Although it does have some downsides. It’s not a very serious job, it’s very demanding, you have to work long hours, it’s not well known by the general public, you have to study constantly, you don’t earn a lot of money (compared to other jobs in the audiovisual sector), it’s not a job that gives you enough stability to go crazy about, and finally, it’s very difficult to put down roots somewhere. It’s the classic job that every parent would try to keep away from their child.

There are many animation schools that, in view of the summer, are going to launch their next promotion soon.People, this profession is totally vocational, if you are one of those students about to take off in the world of animation and you have entered this sector looking for stability and money, animation is not for you!, you have made a complete mistake, but hey, don’t worry!, from Hampa Studio we give you a brief guide on how to last four telediarios in this sector and so you can get to work in the Mall or as a stock boy in the supermarket. (I don’t know if they are better, but of course they will always be more stable jobs than ours).

Please follow these points, don’t leave any of them out and start saying goodbye to your animator career.

1 – Don’t be humble

You must always think that you are the best in the world and that you know everything.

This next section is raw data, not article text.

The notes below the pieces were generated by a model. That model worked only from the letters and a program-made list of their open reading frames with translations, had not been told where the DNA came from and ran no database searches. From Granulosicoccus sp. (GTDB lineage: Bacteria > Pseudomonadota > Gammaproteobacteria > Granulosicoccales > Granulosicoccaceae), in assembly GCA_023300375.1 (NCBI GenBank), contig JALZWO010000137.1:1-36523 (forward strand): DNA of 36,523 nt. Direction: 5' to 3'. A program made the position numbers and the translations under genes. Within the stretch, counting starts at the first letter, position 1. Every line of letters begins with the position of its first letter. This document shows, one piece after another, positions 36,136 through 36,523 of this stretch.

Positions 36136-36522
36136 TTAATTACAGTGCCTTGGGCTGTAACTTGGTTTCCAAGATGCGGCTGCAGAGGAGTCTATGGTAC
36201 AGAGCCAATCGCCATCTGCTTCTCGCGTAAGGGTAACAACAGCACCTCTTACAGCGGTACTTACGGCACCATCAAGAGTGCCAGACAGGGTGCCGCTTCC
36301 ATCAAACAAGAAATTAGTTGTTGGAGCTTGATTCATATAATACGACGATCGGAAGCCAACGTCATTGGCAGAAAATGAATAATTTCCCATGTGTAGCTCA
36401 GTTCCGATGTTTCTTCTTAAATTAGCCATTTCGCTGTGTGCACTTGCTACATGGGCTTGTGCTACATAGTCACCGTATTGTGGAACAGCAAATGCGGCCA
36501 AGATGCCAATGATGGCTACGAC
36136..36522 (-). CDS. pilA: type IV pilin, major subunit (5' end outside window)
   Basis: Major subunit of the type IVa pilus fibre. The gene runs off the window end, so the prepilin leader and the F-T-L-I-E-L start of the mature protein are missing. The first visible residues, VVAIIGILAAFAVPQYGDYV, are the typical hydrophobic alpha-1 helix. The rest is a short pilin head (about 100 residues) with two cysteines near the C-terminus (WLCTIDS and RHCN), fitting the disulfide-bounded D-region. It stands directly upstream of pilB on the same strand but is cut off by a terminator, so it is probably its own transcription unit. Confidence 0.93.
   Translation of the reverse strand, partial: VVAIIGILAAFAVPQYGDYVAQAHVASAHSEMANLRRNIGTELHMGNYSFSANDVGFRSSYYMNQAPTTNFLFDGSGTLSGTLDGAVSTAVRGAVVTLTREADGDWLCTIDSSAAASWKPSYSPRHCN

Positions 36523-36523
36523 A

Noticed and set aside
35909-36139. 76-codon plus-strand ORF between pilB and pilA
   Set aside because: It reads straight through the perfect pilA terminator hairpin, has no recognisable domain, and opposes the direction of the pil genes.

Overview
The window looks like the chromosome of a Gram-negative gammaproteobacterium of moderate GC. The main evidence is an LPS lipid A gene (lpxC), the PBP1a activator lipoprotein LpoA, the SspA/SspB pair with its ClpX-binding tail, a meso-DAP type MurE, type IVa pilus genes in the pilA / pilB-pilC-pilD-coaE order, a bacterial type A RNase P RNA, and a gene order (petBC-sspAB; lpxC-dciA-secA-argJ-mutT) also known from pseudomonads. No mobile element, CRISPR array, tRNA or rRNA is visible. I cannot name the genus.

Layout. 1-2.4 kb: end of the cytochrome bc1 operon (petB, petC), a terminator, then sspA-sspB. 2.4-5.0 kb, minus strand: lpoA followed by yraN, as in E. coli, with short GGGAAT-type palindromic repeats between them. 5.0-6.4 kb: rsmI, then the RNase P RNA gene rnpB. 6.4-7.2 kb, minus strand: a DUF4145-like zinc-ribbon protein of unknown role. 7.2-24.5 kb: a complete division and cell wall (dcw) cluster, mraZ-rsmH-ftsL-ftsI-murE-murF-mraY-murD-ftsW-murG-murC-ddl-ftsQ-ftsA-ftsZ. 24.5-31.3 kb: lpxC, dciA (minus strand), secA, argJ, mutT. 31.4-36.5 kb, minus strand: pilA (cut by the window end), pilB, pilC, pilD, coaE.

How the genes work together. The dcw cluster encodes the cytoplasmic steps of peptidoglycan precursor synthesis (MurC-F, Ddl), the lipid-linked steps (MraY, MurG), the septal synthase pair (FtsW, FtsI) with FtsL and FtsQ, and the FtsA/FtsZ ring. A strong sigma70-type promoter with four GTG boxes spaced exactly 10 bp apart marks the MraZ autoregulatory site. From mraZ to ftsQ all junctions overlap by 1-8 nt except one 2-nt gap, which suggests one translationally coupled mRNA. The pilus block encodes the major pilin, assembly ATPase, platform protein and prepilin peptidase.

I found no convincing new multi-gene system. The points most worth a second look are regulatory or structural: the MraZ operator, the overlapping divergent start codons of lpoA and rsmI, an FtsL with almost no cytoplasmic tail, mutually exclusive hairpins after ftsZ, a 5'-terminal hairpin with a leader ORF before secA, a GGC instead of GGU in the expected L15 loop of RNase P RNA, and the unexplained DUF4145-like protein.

It is always frowned upon the airs of grandeur and even more so coming from juniors. Please take out your pride whenever you can, if you don’t know how, watch a show like Women and Men and vice versa…, it always helps.

People will start to make fun of you… Perfect, we’re on our way!

2 – Have little respect

We spend more time in the studio than in our own home, therefore, try not to show any respect for the work of any colleague (whether in the animation department, lighting, production… or whatever). The less respect you have, the less good vibes there will be, the less creativity will flow and the more it will be noticed in the final result, and we kill two birds with one stone because, having created bad vibes, the work will have suffered, the viewer may become bitter towards us and probably the studio will not be able to get any benefit from the production.

If you try too hard at this point, the crew leads will start to suspect you of being undesirable. Good, good… The first part of the plan is finished. Don’t worry, the next few points will remove all suspicion from them!


3 – Have little enthusiasm

Another very important thing is: have NO enthusiasm for what you are doing. If you are working on a short film, a movie, a series, a spot or an animation cycle for a video-game, no matter how small or how big the project is, you have to hate what you are doing, and you have to show it!